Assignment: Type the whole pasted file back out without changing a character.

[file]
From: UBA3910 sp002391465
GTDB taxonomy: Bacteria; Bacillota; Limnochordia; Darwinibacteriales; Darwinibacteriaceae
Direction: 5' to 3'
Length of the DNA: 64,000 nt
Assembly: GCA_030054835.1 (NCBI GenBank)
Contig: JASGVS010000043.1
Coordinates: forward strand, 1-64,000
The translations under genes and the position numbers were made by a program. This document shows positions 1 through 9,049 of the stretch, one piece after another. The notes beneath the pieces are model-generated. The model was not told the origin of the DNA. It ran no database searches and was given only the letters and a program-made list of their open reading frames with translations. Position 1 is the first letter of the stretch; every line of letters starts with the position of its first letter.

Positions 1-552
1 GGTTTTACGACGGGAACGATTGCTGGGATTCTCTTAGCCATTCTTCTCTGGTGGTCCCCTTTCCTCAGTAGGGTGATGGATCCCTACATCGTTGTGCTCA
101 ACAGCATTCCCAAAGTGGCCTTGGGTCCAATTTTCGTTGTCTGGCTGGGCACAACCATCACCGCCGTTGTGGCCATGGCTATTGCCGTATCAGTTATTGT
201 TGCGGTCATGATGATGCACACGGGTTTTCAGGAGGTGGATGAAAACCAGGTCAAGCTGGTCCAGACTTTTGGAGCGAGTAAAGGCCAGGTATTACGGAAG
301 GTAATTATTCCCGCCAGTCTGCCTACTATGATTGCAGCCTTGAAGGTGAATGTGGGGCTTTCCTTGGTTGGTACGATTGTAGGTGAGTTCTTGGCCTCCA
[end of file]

From: UBA3910 sp002391465
GTDB taxonomy: Bacteria; Bacillota; Limnochordia; Darwinibacteriales; Darwinibacteriaceae
Direction: 5' to 3'
Length of the DNA: 64,000 nt
Assembly: GCA_030054835.1 (NCBI GenBank)
Contig: JASGVS010000043.1
Coordinates: forward strand, 1-64,000
The translations under genes and the position numbers were made by a program. This document shows positions 1 through 9,049 of the stretch, one piece after another. The notes beneath the pieces are model-generated. The model was not told the origin of the DNA. It ran no database searches and was given only the letters and a program-made list of their open reading frames with translations. Position 1 is the first letter of the stretch; every line of letters starts with the position of its first letter.

Positions 1-552
1 GGTTTTACGACGGGAACGATTGCTGGGATTCTCTTAGCCATTCTTCTCTGGTGGTCCCCTTTCCTCAGTAGGGTGATGGATCCCTACATCGTTGTGCTCA
101 ACAGCATTCCCAAAGTGGCCTTGGGTCCAATTTTCGTTGTCTGGCTGGGCACAACCATCACCGCCGTTGTGGCCATGGCTATTGCCGTATCAGTTATTGT
201 TGCGGTCATGATGATGCACACGGGTTTTCAGGAGGTGGATGAAAACCAGGTCAAGCTGGTCCAGACTTTTGGAGCGAGTAAAGGCCAGGTATTACGGAAG
301 GTAATTATTCCCGCCAGTCTGCCTACTATGATTGCAGCCTTGAAGGTGAATGTGGGGCTTTCCTTGGTTGGTACGATTGTAGGTGAGTTCTTGGCCTCCA